The starting point of our approach is the recently proposed TWO-NN estimator23, which infers the IDs from the statistics of the distances of the first two neighbors of each point. Let the data \((x_1, x_2,\ldots ,x_N)\), with N indicating the number of points, be i) independent and identically distributed samples from a probability density \(\rho (x)\) with support on a manifold with unknown dimension d, such that ii) for each point \(x_i\), \(\rho (x_i)\) is approximately constant in the spherical neighborhood with center i and radius given by the distance between i and its second neighbor. Assumption i) is shared all methods that infer the ID from the distribution of distances (e.g., Refs.5,6,9,10,11,12,14. Assumption ii) is the key assumption of TWO-NN: while of course it may not be perfectly satisfied, other methods used to infer the ID from distances require uniformity of the density on a larger scale including the first k neighbors, usually with \(k\gg 2\). Let \(r_{i1}\) and \(r_{i2}\) be the distances of the first and second neighbor of \(x_i\), then \(\mu _i \doteq \frac{r_{i2}}{r_{i1}}\) follows the Pareto distribution \(f(\mu _i | d)=d \mu _i^{-(d+1)}\). This readily allows the estimation of d from \({\mu _i}, i=1,2,\ldots ,N\). We can write the global likelihood of \({\varvec{\mu }} \equiv \{ \mu _i \}\) as

$$P({\varvec{\mu }}|d)=d^N\prod _{i=1}^N \mu _i^{-(d+1)}=d^N e^{-(d+1)V},$$

where \(V \doteq \sum _{i=1}^N \log (\mu _{i})\). From Eq. (1), and upon specifying a suitable prior on d, a Bayesian estimate of d is immediately obtained. This estimate is particularly robust to density variations: in23 it was shown that restricting the uniformity requirement only to the region containing the first two neighbors allows properly estimating the ID also in cases where \(\rho\) is strongly varying.

TWO-NN can be extended to yield a heterogeneous-dimensional model with an arbitrarily high number of components. Let \({\varvec{x}}=\{ x_i \}\) be i.i.d samples from a density \(\rho (x)\) with support on the union of K manifolds with varying dimensions. This multi-manifold framework is common with many previous works investigating heterogeneous dimension in a dataset8,9,10,11,14,15,16,18,19,20,24,25. Formally, let \(\rho (x) = \sum _{k=1}^K p_k \rho _k(x)\) where each \(\rho _k(x)\) has support on a manifold of dimension \(d_k\) and \({\varvec{p}} \doteq (p_1, p_2,\ldots ,p_K)\) are the a priori probabilities that a point belongs to the manifolds \(1,\dots ,K\). We shall first assume that K is known, and later show how it can be estimated from the data. The distribution of the \(\mu _i\) is simply a mixture of Pareto distributions:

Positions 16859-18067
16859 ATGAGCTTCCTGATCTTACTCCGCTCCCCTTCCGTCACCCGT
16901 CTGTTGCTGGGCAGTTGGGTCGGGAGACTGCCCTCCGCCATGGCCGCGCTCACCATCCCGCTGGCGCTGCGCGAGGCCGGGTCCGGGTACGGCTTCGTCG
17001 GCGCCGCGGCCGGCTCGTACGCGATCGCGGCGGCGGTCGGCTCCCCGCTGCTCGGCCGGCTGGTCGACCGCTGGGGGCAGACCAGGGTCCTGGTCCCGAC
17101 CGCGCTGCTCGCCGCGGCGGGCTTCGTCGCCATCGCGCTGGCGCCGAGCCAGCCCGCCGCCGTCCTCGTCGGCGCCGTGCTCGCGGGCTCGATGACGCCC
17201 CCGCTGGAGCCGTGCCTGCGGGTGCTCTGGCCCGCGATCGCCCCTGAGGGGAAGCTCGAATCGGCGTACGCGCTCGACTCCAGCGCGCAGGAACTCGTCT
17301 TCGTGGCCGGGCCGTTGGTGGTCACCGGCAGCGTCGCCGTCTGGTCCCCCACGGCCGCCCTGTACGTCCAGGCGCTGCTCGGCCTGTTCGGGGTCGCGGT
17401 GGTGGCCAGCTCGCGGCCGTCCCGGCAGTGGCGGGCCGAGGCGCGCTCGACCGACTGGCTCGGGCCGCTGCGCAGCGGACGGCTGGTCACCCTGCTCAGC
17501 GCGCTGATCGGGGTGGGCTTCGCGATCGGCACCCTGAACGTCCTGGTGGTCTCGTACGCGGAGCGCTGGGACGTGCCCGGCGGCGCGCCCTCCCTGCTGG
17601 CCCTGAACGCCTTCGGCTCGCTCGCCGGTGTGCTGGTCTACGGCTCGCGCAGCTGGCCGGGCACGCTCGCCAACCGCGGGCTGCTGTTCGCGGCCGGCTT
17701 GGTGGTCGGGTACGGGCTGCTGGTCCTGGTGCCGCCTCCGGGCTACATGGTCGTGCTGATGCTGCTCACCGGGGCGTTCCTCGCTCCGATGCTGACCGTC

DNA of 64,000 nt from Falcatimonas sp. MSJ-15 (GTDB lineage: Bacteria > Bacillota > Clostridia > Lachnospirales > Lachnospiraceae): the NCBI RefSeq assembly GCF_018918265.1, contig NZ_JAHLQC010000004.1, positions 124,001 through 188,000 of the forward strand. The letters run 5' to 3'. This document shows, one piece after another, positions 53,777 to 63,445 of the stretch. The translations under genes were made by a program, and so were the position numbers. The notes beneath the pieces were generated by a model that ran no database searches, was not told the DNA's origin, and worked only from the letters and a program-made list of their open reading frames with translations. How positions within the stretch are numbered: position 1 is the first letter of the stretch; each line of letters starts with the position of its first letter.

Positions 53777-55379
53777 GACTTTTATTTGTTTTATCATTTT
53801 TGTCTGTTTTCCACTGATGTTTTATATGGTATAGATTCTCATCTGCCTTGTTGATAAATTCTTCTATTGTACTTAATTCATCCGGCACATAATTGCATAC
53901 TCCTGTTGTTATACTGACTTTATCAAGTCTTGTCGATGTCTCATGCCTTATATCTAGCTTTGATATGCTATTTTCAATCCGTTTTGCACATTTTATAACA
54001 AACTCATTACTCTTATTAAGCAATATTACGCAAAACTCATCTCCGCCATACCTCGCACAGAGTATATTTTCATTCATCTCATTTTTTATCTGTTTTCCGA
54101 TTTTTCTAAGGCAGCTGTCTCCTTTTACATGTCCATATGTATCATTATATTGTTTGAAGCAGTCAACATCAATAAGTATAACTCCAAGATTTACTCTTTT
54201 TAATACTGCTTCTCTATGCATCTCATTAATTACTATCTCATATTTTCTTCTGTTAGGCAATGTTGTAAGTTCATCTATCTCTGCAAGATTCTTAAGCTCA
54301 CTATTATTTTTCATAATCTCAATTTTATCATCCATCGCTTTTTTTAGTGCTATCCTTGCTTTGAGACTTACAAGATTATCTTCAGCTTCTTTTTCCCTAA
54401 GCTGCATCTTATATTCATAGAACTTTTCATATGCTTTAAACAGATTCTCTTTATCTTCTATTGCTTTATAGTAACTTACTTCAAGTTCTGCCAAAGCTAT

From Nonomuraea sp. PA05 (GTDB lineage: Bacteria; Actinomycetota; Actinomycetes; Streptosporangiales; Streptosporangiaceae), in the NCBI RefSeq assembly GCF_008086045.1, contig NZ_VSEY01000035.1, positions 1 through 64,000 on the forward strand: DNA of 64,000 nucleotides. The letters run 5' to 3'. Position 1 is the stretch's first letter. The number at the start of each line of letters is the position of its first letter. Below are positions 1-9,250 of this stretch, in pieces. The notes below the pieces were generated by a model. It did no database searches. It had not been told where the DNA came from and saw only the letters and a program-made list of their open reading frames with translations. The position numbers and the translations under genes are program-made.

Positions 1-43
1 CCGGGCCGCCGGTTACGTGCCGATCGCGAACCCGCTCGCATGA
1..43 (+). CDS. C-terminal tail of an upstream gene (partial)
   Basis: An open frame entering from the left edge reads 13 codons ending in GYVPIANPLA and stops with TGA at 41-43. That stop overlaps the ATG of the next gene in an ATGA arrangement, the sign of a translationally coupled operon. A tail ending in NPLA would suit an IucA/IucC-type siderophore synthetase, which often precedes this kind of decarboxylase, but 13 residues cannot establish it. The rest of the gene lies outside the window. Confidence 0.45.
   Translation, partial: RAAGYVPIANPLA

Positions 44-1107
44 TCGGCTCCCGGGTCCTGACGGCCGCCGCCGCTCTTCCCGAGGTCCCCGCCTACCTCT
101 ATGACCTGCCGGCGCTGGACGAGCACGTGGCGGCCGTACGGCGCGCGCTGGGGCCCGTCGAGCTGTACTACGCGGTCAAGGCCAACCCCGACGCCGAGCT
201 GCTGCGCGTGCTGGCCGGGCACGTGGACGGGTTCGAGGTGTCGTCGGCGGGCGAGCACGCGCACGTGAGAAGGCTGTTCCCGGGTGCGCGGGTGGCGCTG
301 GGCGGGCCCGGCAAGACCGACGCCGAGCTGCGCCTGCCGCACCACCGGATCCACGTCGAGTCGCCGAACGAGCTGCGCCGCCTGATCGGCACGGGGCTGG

$$P(\mu _i | {\varvec{d}}, {\varvec{p}} ) \doteq \sum _{k=1}^K p_k d_k \mu _i^{-(d_k+1)}.$$

Here, like in ref.23, we assume that the variables \(\mu _i\) are independent. This condition could be rigorously imposed by restricting the product in Eq. (1) to data points with no common first and second neighbors. In fact, one does not find significant differences between the empirical distribution of \({\varvec{\mu }}\) obtained with all points and the one obtained by restricting the sample to the independent points (i.e., the empirical distribution of \(\mu\), obtained considering entire sample, is well fitted by the theoretical Pareto law). However, restricting the estimation to independent samples generally worsens the estimates, as one is left with a small fraction (typically, \(\approx 15\%\)) of the original points. Therefore, for the purpose of parametric inference, we decide to include all points in the estimation. In Supplementary Table S1 we show that restricting the estimation to independent points yields results that are qualitatively in good agreement with those obtained using all points, but with generally worse dimension estimates. Following the customary approach26 we introduce latent variables \({\varvec{z}} \doteq (z_1, z_2,\ldots ,z_K)\) where \(z_i = k\) indicates that point i belongs to manifold k. We have \(P(\mu _i | {\varvec{d}}, {\varvec{p}}, {\varvec{z}} ) = P(\mu _i | z_i, {\varvec{d}}) P_{pr}(z_i |{\varvec{p}})\) with with \(P(\mu _i | z_i, {\varvec{d}} )= d_{z_i} \mu _i^{-(d_{z_i}+1)}\), \(P_{pr}(z_i |{\varvec{p}})=p_{z_i}\). This yields the posterior

$$P_{post}({\varvec{z}},{\varvec{d}},{\varvec{p}} | {\varvec{\mu }}) \propto P ({\varvec{\mu }}| {\varvec{z}},{\varvec{d}}) P_{pr}({\varvec{z}}|{\varvec{p}}) P_{pr}({\varvec{d}}) P_{pr}({\varvec{p}}).$$

We use independent Gamma priors on \({\varvec{d}}\), \(d_k \sim Gamma(a_k,b_k)\) and a joint Dirichlet prior on \({\varvec{p}} \sim Dir(c_1,\dots ,c_K)\). We fix \(a_k, b_k, c_k =1 \ \forall k\), corresponding to a maximally non-informative prior on the \({\varvec{p}}\) and an expectation of \({\mathbb {E}}\left[ d_k\right] =1\) for all k. If one has a different prior expectation on \({\varvec{d}}\) and \({\varvec{p}}\), other choices of prior may be more convenient.